By Erica Quinones
Former Provost and Dean of the College Dr. Patrice DiQuinzio wished her final farewell to the Washington College community at the Aug. 21 digital First-Year Convocation ceremony.
“Like you [students], I am also making a transition. I am about to step down as provost and dean at WC after a wonderful twelve years here, culminating in the honor of leading and supporting the WC faculty,” Dr. DiQuinzio said at Convocation. “It is a bittersweet moment in some ways, but I am very happy and very excited to see Dr. Michael Harvey, associate professor of business management, step into [the provost] role.”
Her departure, along with that of now former President of the College Kurt Landgraf, was announced in a June 1 press release. This move is the next step in a long career within higher education for Dr. DiQuinzio, during which she served in both administrative and faculty positions.
Before arriving at WC, Dr. DiQuinzio served as the Assistant Dean of the Undergraduate College at her alma mater, Bryn Mawr College in the Pennsylvanian town of the same name, and as a tenured professor of philosophy and gender studies at Muhlenberg College in Allenton, Pa.
After years of teaching, Dr. DiQuinzio decided it was time to pursue a different path and discovered an employment opportunity at WC.
Dr. DiQuinzio joined the WC community in 2008 as the associate provost, accepting the provost position in 2017.
Her professorial experiences were vital to making her an effective agent of academic development, according to Dr. DiQuinzio, because fulfilling the role of provost as chief academic officer is impossible without having been a professor.
“[There is] an in-depth, almost in-your-bones feeling, an understanding of what we [professors] are all trying to achieve on the behalf of our students. Someone who does not understand that, I do not know how that person could be an effective provost,” Dr. DiQuinzio said.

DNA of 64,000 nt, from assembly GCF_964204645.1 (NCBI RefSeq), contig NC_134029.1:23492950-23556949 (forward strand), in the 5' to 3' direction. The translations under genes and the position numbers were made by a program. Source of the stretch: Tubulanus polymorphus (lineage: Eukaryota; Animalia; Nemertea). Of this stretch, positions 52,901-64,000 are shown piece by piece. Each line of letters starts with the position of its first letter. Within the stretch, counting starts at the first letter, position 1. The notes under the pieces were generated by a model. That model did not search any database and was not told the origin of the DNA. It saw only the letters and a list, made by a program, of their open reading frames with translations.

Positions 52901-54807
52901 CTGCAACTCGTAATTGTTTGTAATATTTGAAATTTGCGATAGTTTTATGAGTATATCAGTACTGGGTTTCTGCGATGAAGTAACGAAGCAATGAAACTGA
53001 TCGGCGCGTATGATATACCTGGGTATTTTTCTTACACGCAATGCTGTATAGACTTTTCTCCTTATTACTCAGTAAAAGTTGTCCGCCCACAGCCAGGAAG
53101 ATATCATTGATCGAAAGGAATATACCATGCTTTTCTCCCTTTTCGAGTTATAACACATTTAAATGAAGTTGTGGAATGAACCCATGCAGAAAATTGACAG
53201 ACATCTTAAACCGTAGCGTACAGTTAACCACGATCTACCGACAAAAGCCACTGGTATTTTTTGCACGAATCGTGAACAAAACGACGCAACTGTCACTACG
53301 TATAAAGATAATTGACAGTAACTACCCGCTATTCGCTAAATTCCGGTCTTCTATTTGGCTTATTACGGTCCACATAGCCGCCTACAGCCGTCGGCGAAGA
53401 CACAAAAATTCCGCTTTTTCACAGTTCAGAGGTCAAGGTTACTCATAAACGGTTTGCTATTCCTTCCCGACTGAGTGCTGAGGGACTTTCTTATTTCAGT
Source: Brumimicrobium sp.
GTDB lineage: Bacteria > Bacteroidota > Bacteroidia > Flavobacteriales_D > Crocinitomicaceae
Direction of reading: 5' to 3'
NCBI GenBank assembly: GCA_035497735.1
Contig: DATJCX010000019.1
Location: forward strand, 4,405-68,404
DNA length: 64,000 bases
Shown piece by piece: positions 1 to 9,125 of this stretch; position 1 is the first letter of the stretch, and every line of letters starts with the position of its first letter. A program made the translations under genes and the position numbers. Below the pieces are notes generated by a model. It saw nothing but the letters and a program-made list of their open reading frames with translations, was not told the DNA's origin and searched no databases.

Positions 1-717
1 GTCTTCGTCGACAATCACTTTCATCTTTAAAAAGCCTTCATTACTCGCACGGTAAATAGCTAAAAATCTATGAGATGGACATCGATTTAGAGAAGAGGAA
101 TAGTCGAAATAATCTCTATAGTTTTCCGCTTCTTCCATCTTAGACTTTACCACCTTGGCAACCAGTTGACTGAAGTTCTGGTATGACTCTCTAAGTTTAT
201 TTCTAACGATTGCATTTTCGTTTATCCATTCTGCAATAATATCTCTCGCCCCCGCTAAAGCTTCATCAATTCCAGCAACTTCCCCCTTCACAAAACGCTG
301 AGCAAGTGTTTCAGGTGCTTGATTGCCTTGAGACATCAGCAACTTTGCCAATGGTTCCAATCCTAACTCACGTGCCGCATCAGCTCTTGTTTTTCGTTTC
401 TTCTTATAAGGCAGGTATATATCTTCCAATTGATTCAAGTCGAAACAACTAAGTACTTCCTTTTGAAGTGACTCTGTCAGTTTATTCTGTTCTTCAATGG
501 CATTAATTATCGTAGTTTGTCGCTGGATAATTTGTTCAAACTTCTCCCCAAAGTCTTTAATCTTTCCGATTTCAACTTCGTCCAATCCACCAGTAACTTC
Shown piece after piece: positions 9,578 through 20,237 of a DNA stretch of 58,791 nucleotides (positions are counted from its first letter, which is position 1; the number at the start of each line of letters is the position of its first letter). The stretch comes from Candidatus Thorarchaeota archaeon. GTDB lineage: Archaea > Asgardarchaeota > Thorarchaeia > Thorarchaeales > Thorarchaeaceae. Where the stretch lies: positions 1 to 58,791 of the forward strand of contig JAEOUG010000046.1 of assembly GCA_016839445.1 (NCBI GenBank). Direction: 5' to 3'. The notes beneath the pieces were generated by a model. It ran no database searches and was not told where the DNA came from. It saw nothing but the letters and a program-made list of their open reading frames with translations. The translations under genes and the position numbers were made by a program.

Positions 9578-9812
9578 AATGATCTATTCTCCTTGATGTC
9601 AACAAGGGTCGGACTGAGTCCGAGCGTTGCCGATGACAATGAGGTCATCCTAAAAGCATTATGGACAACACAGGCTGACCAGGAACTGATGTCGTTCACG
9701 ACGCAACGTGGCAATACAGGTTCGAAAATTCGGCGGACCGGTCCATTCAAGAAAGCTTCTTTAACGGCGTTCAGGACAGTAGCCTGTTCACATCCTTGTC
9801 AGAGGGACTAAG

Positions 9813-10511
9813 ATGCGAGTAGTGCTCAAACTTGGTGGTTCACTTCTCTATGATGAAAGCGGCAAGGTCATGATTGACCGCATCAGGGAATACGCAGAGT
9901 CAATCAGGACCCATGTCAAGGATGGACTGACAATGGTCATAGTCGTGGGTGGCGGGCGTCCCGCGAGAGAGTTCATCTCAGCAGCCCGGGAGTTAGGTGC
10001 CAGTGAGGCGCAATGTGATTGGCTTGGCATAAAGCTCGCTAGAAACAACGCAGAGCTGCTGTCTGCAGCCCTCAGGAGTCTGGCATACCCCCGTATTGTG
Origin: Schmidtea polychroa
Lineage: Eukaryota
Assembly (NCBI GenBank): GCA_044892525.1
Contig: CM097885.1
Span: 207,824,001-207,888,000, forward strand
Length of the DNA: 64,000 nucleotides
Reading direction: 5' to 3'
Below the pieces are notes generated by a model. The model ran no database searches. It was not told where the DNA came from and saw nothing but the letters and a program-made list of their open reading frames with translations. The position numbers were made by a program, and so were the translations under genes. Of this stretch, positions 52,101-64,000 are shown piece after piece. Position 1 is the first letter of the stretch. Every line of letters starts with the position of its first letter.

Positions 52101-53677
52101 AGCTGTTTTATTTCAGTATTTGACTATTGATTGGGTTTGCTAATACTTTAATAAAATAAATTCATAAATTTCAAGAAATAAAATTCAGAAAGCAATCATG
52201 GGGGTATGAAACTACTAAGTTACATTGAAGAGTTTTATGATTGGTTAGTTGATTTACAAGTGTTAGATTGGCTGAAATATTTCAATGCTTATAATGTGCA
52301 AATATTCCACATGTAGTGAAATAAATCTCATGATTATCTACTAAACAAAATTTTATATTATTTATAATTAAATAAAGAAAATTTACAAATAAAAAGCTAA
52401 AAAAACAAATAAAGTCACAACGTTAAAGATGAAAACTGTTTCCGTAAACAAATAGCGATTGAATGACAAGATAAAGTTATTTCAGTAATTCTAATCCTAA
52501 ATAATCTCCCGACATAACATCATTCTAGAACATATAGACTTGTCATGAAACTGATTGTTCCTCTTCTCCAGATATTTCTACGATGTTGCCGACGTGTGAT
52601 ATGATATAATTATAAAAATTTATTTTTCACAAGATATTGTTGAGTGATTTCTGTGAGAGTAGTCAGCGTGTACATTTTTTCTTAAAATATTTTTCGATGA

Professors find achievement in the holistic growth of students, according to Dr. DiQuinzio. The goal of the College’s academic programming is to see students as whole people with complex lives whose growth and development as a person is their priority.
Facilitating that holistic development is something Dr. DiQuinzio saw faculty do while she herself helped the College’s academic programs grow through their own existing parts.
Dr. DiQuinzio described her strategic vision for the College as one in which they developed many programs and pathways from existing courses. This vision included the creation of minors such as Data Analytics and Journalism, Editing, & Publishing which pulled old and new courses into their own program, showing the applicability of these classes.
But one area of difficulty for Dr. DiQuinzio was the expansion of diverse faculty.
Last year, students made several demands regarding the expansion of diversity, equity, and inclusion programs on campus which included commentary about the lack of persons of color within the faculty and a wide array of diverse curriculum.
Dr. DiQuinzio said that she pursued the fulfilment of these desires for several years, but they remain tasks for future provosts to approach.
As provost, and thus chair of the Curriculum Committee, Dr. DiQuinzio said they surveyed the status of diverse curricula on campus by asking that each department identify the courses they offered that had diverse content — diversity encapsulating topics such as race, gender, and sexuality.